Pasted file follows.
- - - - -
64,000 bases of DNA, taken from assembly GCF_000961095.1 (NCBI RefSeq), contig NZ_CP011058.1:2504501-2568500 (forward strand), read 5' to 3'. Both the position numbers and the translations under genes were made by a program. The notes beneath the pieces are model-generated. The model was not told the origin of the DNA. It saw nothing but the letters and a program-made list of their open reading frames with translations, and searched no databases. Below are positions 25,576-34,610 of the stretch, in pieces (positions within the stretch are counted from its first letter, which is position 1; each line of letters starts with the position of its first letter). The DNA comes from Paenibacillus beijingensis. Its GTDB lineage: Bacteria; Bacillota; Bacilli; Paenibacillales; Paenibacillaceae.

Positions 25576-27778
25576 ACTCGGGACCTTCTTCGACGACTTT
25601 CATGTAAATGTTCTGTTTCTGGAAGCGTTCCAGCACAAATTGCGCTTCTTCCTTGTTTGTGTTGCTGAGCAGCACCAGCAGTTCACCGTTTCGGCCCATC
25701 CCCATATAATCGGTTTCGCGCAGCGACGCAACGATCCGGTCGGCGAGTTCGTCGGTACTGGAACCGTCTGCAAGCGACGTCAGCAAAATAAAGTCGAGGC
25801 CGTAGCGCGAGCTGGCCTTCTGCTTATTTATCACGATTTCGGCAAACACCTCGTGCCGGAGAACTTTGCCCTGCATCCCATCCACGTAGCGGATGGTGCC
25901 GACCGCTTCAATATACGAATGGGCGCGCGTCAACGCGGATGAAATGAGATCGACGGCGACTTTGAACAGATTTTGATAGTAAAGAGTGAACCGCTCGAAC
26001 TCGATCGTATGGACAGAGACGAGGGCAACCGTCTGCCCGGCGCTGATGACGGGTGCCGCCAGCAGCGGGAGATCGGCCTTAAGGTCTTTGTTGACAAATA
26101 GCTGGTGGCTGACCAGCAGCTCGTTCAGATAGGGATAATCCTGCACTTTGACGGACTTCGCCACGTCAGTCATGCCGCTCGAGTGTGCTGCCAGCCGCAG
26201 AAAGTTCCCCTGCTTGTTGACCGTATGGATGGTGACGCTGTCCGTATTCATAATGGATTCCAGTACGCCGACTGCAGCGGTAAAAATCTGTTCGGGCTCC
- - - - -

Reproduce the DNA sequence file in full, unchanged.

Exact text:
64,000 bases of DNA, taken from assembly GCF_000961095.1 (NCBI RefSeq), contig NZ_CP011058.1:2504501-2568500 (forward strand), read 5' to 3'. Both the position numbers and the translations under genes were made by a program. The notes beneath the pieces are model-generated. The model was not told the origin of the DNA. It saw nothing but the letters and a program-made list of their open reading frames with translations, and searched no databases. Below are positions 25,576-34,610 of the stretch, in pieces (positions within the stretch are counted from its first letter, which is position 1; each line of letters starts with the position of its first letter). The DNA comes from Paenibacillus beijingensis. Its GTDB lineage: Bacteria; Bacillota; Bacilli; Paenibacillales; Paenibacillaceae.

Positions 25576-27778
25576 ACTCGGGACCTTCTTCGACGACTTT
25601 CATGTAAATGTTCTGTTTCTGGAAGCGTTCCAGCACAAATTGCGCTTCTTCCTTGTTTGTGTTGCTGAGCAGCACCAGCAGTTCACCGTTTCGGCCCATC
25701 CCCATATAATCGGTTTCGCGCAGCGACGCAACGATCCGGTCGGCGAGTTCGTCGGTACTGGAACCGTCTGCAAGCGACGTCAGCAAAATAAAGTCGAGGC
25801 CGTAGCGCGAGCTGGCCTTCTGCTTATTTATCACGATTTCGGCAAACACCTCGTGCCGGAGAACTTTGCCCTGCATCCCATCCACGTAGCGGATGGTGCC
25901 GACCGCTTCAATATACGAATGGGCGCGCGTCAACGCGGATGAAATGAGATCGACGGCGACTTTGAACAGATTTTGATAGTAAAGAGTGAACCGCTCGAAC
26001 TCGATCGTATGGACAGAGACGAGGGCAACCGTCTGCCCGGCGCTGATGACGGGTGCCGCCAGCAGCGGGAGATCGGCCTTAAGGTCTTTGTTGACAAATA
26101 GCTGGTGGCTGACCAGCAGCTCGTTCAGATAGGGATAATCCTGCACTTTGACGGACTTCGCCACGTCAGTCATGCCGCTCGAGTGTGCTGCCAGCCGCAG
26201 AAAGTTCCCCTGCTTGTTGACCGTATGGATGGTGACGCTGTCCGTATTCATAATGGATTCCAGTACGCCGACTGCAGCGGTAAAAATCTGTTCGGGCTCC